Expansion of the Bribie Island Research Centre allows agencies to tackle multidisciplinary research tasks to help the Australian aquaculture industry.
Traditionally, Australian farmers relied on wild broodstock to source black tiger shrimp larvae, but substantial progress has been made in the domestication and selective breeding of Australian P. monodon.
The production of early generations of domesticated broodstock in open-environment ponds may have hampered the domestication of black tiger shrimp.
Molecular markers can allow on-farm selection of high-performance families without the need to use costly alternatives such as separate rearing of families/ groups of families or tagging animals.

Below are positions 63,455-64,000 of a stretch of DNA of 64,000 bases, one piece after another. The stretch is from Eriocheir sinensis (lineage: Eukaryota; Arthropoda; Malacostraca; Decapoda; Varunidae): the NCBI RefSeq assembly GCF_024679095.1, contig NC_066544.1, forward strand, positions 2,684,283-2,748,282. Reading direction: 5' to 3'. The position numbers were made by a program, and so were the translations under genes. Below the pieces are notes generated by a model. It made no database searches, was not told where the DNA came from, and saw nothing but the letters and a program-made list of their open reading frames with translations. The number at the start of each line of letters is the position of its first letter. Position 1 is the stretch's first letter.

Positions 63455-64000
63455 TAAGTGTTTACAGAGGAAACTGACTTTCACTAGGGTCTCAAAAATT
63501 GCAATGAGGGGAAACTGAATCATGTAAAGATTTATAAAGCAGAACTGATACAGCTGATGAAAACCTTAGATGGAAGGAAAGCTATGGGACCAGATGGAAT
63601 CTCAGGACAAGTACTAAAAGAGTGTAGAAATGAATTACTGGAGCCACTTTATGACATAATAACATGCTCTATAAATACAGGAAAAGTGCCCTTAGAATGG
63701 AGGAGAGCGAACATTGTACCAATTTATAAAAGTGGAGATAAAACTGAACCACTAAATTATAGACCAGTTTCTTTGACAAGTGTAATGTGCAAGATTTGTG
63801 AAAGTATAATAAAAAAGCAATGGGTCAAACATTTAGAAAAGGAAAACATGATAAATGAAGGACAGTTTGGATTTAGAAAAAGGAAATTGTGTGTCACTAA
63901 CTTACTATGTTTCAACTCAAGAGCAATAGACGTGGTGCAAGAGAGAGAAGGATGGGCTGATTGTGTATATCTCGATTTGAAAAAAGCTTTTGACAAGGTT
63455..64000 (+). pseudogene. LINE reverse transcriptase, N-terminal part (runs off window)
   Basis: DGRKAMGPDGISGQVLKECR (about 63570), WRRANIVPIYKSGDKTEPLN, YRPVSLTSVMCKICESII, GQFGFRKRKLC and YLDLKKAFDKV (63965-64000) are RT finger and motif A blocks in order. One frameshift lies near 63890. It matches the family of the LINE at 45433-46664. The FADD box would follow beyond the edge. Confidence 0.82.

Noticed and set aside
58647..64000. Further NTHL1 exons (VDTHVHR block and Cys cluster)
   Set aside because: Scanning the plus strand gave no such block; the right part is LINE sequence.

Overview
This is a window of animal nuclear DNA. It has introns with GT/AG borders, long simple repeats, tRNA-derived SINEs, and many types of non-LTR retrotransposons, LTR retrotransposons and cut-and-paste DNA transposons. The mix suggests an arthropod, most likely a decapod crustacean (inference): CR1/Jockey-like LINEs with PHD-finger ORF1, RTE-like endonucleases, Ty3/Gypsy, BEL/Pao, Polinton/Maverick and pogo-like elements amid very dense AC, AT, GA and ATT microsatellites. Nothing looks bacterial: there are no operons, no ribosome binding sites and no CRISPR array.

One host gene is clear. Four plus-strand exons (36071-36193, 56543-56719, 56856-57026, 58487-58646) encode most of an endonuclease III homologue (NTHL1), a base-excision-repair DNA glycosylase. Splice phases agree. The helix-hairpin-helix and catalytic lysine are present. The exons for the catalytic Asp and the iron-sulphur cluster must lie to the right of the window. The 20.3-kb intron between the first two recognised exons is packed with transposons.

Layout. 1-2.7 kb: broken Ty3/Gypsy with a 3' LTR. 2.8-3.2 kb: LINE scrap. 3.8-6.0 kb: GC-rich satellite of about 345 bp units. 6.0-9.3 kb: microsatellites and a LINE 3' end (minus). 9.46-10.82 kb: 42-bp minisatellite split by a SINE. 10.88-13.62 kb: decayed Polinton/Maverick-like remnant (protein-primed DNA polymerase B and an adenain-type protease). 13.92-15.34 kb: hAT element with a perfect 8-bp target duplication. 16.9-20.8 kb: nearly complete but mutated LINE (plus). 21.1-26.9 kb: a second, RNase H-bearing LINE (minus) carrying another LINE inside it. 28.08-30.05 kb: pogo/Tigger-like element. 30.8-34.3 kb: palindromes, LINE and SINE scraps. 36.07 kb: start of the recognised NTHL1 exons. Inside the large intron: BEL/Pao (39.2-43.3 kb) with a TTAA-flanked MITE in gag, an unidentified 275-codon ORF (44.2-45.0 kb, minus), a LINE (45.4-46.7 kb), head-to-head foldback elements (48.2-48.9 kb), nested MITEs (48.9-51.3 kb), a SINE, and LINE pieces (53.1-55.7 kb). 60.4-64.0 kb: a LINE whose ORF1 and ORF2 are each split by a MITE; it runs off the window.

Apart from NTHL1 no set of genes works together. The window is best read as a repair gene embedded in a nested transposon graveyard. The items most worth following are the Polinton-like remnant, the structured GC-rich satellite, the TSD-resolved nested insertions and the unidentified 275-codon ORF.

Using clear-water tank systems, CSIRO and a collaborating farm have advanced the domestication of black tiger stocks in Australia.
Experiences with newly domesticated shrimp species in Australia underscore the importance of understanding the species' biological requirements.
Recent advances in the genetic mapping of kuruma prawns (P. japonicus) have indicated that the female may be the heterogametic sex in this species.
Domestication and genetic improvement of the Kuruma prawn (Penaeus japonicus) have been relatively slow due to availability of broodstock and postlarvae.
Australia has a diverse and abundant fauna of local shrimp but only P. monodon, P. japonicus and P. merguiensis are farmed there.